Asia-Pacific Forum on Science Learning and Teaching, Volume 5, Issue 3, Foreword (Dec., 2004)
Agnes Shook Cheong CHANG
Promoting Thinking through Pedagogical Changes in Science Lessons
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Use of alternative forms of assessment

Paris and Ayres (1994) felt that for students to be motivated to do their work, new forms of assessment must be created that are sensitive to students’ backgrounds, motivation, effort and attitudes. They suggested the use of performance testing or portfolios or work examples where assessment is linked to class curriculum and is part of an on-going process in which students can appraise themselves. Students should regularly reflect on and critically analyze the strengths and weakness of their work, set goals, and identify ways to monitor their progress towards these goals. They could also review their progress through record keeping via logs and journals.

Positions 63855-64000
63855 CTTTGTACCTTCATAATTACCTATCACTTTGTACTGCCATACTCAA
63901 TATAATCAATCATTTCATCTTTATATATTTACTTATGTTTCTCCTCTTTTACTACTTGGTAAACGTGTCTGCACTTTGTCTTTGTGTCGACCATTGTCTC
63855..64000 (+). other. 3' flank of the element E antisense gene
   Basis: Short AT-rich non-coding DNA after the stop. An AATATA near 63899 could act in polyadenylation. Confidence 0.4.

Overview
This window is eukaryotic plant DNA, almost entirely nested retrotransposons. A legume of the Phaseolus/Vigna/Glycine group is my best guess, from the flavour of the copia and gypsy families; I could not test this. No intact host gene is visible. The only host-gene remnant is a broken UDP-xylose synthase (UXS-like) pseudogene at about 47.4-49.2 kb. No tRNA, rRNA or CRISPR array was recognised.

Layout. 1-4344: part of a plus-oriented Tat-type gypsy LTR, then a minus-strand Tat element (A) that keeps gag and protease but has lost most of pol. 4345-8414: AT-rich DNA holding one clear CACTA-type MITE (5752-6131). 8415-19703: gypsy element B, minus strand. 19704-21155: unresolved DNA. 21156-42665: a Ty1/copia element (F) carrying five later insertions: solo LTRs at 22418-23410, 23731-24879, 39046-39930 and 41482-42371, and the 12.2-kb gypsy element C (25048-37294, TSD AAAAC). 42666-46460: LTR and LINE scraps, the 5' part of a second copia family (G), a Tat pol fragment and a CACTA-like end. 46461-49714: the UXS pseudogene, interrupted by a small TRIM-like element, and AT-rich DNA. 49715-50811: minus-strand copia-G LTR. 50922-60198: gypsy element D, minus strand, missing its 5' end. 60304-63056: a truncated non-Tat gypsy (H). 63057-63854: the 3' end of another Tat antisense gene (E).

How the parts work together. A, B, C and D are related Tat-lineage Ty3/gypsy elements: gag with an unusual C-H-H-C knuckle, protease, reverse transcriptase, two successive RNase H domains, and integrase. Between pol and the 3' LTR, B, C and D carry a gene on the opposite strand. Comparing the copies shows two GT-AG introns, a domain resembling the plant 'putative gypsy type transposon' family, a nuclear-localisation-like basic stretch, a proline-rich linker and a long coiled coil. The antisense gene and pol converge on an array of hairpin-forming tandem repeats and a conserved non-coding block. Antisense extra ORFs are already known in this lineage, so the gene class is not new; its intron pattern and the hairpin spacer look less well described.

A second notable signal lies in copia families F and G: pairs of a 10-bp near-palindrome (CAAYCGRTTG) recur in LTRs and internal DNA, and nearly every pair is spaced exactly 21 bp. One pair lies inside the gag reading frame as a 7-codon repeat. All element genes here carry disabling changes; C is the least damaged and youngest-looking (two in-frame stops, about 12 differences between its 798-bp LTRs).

To develop students’ ability to critically self-assess their own answers and to examine and find their own errors, teachers could provide criteria in the form of questions or checklists which students may internalize with practice over time.


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